Warm up winter with activism


The sixth annual Apathy into Action conference brought together more than 250 participants, and opened the discussion to many important issues

Sophie Long
News Writer

The Regina Public Interest Research Group (RPIRG) held its 6th annual social justice conference last week – Apathy into Action. The conference featured talks and workshops that considered both local and global issues, all led by members of the community. The conference was held over three days, Jan. 17 to 19, and consisted of two days of drop-in seminars, followed by a full day of professional development workshops on Saturday Jan. 19. Some of the topics covered throughout the three days included immigration laws, the gender binary, Idle No More, and the importance of local activism in the city.

Apathy into Action has been running for many years, but some aspects of the conference were done differently this time around. Halena Seiferling, one of the event coordinators at RPIRG, described some of the changes.

“This year it’s a longer event, which is the first important thing. I didn’t organize the past few years, but in the past it’s always been one [full day] on the Friday, which [included] different sessions about what’s happening on campus, and in the community and globally. This year, our board of directors for RPIRG decided we wanted to expand it and really try to include more issues, if we could,” she said.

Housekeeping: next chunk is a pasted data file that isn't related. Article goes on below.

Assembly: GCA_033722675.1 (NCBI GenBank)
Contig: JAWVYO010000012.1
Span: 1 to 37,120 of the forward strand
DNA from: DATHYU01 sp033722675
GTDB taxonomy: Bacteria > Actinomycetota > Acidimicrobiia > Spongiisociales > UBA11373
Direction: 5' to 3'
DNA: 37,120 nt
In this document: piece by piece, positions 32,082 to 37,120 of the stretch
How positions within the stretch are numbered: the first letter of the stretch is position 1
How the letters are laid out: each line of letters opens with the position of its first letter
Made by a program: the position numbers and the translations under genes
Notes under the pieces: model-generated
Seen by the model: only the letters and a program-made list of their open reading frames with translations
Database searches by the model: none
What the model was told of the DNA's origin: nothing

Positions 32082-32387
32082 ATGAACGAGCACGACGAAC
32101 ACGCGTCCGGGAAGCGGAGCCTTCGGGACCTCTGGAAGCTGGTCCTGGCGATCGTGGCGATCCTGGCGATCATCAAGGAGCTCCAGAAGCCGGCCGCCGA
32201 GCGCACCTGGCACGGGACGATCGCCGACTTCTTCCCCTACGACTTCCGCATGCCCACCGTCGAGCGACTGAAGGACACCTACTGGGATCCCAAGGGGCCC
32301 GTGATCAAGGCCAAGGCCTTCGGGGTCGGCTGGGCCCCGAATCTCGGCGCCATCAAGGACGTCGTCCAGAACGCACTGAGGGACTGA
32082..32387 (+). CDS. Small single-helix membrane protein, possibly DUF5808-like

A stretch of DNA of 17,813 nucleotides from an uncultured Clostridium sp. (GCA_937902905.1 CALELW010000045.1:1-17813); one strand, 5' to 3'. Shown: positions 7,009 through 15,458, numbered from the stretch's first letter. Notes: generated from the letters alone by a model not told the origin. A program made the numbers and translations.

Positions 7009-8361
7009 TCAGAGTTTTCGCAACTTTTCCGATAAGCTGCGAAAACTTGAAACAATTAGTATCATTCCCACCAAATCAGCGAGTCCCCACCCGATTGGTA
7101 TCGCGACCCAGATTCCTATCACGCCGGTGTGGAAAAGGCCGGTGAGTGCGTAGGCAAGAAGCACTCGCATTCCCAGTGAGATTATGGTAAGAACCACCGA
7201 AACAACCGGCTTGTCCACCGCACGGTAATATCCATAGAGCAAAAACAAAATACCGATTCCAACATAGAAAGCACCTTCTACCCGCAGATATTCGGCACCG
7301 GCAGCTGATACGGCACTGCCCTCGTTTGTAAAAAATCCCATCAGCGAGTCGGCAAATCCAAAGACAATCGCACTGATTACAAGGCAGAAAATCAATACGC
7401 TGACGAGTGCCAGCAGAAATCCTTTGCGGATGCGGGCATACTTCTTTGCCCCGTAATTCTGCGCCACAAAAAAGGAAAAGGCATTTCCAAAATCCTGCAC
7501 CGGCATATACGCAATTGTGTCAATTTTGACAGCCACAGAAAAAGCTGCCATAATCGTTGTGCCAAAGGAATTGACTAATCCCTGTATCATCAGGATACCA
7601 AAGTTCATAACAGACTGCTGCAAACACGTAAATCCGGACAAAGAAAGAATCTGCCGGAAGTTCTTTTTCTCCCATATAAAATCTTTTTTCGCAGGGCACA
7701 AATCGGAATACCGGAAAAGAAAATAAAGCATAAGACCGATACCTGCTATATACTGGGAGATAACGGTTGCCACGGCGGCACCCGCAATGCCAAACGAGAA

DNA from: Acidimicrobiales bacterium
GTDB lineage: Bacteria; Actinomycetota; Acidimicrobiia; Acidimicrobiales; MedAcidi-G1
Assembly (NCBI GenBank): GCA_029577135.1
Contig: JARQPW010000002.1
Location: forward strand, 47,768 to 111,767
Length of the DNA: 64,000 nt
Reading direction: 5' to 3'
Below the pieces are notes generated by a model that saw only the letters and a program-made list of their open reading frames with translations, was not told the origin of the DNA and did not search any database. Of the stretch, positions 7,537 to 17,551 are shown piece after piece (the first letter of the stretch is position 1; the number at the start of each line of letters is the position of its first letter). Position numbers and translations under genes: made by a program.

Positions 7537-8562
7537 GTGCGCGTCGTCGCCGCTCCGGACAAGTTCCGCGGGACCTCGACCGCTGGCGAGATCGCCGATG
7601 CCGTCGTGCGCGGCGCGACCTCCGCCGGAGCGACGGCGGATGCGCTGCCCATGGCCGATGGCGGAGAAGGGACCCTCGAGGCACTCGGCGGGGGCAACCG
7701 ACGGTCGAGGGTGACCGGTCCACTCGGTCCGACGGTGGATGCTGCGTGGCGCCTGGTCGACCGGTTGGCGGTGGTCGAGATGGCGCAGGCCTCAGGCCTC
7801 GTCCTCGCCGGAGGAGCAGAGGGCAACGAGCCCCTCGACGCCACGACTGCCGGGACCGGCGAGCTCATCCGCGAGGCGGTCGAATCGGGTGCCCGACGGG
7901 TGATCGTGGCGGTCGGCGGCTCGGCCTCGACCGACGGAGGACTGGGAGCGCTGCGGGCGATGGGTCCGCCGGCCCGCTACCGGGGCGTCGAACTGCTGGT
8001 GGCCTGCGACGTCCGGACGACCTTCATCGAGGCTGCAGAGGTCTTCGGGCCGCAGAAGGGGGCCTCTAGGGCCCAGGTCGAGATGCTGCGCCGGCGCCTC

And expand the conference they did. Altogether, Apathy into Action hosted ten information sessions, and two development workshops, all covering a wide range of issues.

“We wanted more students involved. In the past years, there were a lot of presentations by professors or adults who were more ‘experts’ in the areas. We wanted to see if there were students that would be interested in doing presentations that also have a lot of knowledge in those areas, and work with those issues every day,” Seiferling said.

There were a few presentations done by students and student organizations this year, such as the session titled ‘Education, Immigration and Social Justice’ presented by Dr. Michelle Stewart, and the student group WUSC on Thursday, as well as the session titled ‘Common(s) Rights: Our Community Pastures’ presented by RPIRG executive director Naomi Beingessner, done on Friday.

“We’re hoping that by including students, we can see more diversity in the opinions presented,” Seiferling said.

The presentation on immigrant’s rights was one of the highlights, Seiferling noted, due to the recent conflict of two University of Regina students who are facing deportation. She also added that the session on the Idle No More movement was of big interest to several of the participants.

“We’re hoping that by including students, we can see more diversity in the opinions presented,” Seiferling said.

“I’ve heard about Idle No More, and I took the opportunity to learn about it,” U of R student Kaylee Elfore said.

Seiferling explained that RPIRG wanted to keep the conference current, which was a driving point for many of the sessions offered.